unstretched, and (b) under tensile stress.
YOUNG’S MODULI: COMPARISON
Metals
Alloys
1200
1000
800
600
400
E(GPa)
200
100
80
60
40
109 Pa
Graphite
Ceramics Polymers
Semicond
Diamond
Tungsten
Molybdenum
Steel, Ni
Tantalum
Platinum
Cu alloys
Zinc, Ti
Silver, Gold
Aluminum
Magnesium,
Tin
Si carbide
Al oxide
Si nitride
Carbon fibers only
CFRE(|| fibers)*
<111>
Si crystal
Aramid fibers only
<100>
AFRE(|| fibers)*
Glass-soda
Glass fibers only
GFRE(|| fibers)*
Concrete
GFRE*
20
10
8
6
4
2
1
0.8
0.6
0.4
0.2
Composites
/fibers
CFRE*
GFRE( fibers)*
Graphite
Polyester
PET
PS
PC
CFRE( fibers)*
AFRE( fibers)*
Epoxy only
Based on data in Table B2,
Callister 6e.
Composite data based on
reinforced epoxy with 60 vol%
of aligned
carbon (CFRE),
aramid (AFRE), or
glass (GFRE)
fibers.
PP
HDPE
PTFE
LDPE
Wood(
grain)
13
Linear Elasticity: Possion Effect
• Hooke's Law:  = E 
• Poisson's ratio, :
width strain
w /w
L
 


axial strain
l /l

metals:  ~ 0.33
ceramics: ~0.25
polymers: ~0.40
Units:
E: [GPa] or [psi]
: dimensionless
Why does  have minus sign?
Poisson Ratio
• Poisson Ratio has a range –1    1/2
Look at extremes
• No change in aspect ratio: w/w   /
w /w
 
 1
 /

• Volume (V = AL) remains constant:

Hence, V = (L A+A L) = 0.
So,
V =0.
A/A  L/L
In terms of width, A = w2, then A/A = 2 w w/w2 = 2w/w = –L/L.
Hence,
1
2
(  / )
w /w
 
  
 /
 /
 1/2
Incompressible solid.
Water (almost).
Poisson Ratio: materials specific
Metals:Ir
W
0.26
Ni
0.29
Cu
0.31
Al
0.34
Ag
0.34
Au
0.38
0.42
generic value ~ 1/3
Solid Argon: 0.25
Covalent Solids:
Ionic Solids:
MgO
Si
0.27
Ge
0.28
Al2O3
0.23
TiC
0.19
generic value ~ 1/4
0.19
Silica Glass: 0.20
Polymers: Network (Bakelite) 0.49
Elastomer:
Chain (PE) 0.40
Hard Rubber (Ebonite) 0.39
(Natural) 0.49
Example: Poisson Effect
Tensile stress is applied along cylindrical brass rod (10 mm
diameter). Poisson ratio is  = 0.34 and E = 97 GPa.
• Determine load needed for 2.5x10–3 mm change in diameter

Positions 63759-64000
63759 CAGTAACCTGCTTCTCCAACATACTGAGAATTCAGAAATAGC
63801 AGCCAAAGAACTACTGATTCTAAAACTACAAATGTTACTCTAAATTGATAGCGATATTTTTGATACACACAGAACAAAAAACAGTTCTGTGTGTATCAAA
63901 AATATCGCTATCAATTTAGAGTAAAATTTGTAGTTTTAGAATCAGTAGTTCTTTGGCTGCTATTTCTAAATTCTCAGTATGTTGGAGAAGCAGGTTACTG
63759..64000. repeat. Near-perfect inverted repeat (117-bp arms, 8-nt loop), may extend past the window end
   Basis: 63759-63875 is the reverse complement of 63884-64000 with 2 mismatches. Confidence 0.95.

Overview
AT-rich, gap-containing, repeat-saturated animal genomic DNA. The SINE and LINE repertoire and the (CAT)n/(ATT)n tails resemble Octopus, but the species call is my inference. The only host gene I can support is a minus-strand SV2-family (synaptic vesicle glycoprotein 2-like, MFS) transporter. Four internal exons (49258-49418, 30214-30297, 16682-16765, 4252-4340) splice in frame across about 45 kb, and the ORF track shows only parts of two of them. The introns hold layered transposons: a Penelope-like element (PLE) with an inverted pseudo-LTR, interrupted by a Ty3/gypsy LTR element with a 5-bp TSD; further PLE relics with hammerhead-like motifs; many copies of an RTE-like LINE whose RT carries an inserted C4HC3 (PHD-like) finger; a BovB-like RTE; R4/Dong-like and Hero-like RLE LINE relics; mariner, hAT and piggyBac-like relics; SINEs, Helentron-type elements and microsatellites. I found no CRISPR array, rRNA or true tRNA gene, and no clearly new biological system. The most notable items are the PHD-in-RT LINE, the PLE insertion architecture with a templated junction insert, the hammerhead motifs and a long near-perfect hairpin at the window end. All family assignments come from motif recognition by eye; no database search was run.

if the deformation is entirely elastic?
Width strain: (note reduction in diameter)
x= d/d = –(2.5x10–3 mm)/(10 mm) = –2.5x10–4
Axial strain:
Given Poisson ratio
z= –x/ = –(–2.5x10–4)/0.34 = +7.35x10–4
Axial Stress:
z = Ez = (97x103 MPa)(7.35x10–4) = 71.3 MPa.
Required Load: F = zA0 = (71.3 MPa)(5 mm)2 = 5600 N.
Negtive poisson’s ratio
• foams
Compression
Radial
n = -1.24
Axial
n=0
Lakes, R. S., "No contractile
obligations", Nature, 1992, 358,
713-714.
Anisotropic Materials
1) Compaction of
UHMWPE powder
2) Sintering
3) Extrusion
• Mechanical properties are sensitive to temperature
FIGURE 10.9 Effect of temperature on the stress-strain curve for cellulose acetate, a thermoplastic. Note the
large drop in strength and increase in ductility with a relatively small increase in temperature. Source: After T.S.
Carswell and H.K. Nason. Manufacturing Processes for Engineering Materials, 5th ed. Kalpakjian • Schmid Prentice Hall,
2008.
Poly(methyl methacrylate)
Ceramics
Stress
Metals
Polymers
Strain
•Lower elastic modulus, yield and
ultimate properties
•Greater post-yield deformability
•Greater failure strain
Polymers: Thermal Properties
• In the liquid/melt state enough thermal
energy for random motion (Brownian
motion) of chains
• Motions decrease as the melt is cooled
• Motion ceases at “glass transition
temperature”
• Polymer hard and glassy below Tg,
rubbery above Tg
Polymers: Thermal Properties
log(Modulus)
Tg
Tm
semicrystalline
crosslinked
linear amorphous
Temperature
Polymers: Thermal Properties
Stress
decreasing temperature or increasing
crystallinity
Strain
• Properties depend on amount of cross-linking
Increasing cross-linking
Figure 8.13
M. P. Groover, “Fundamentals of Modern Manufacturing 3/e” John Wiley, 2007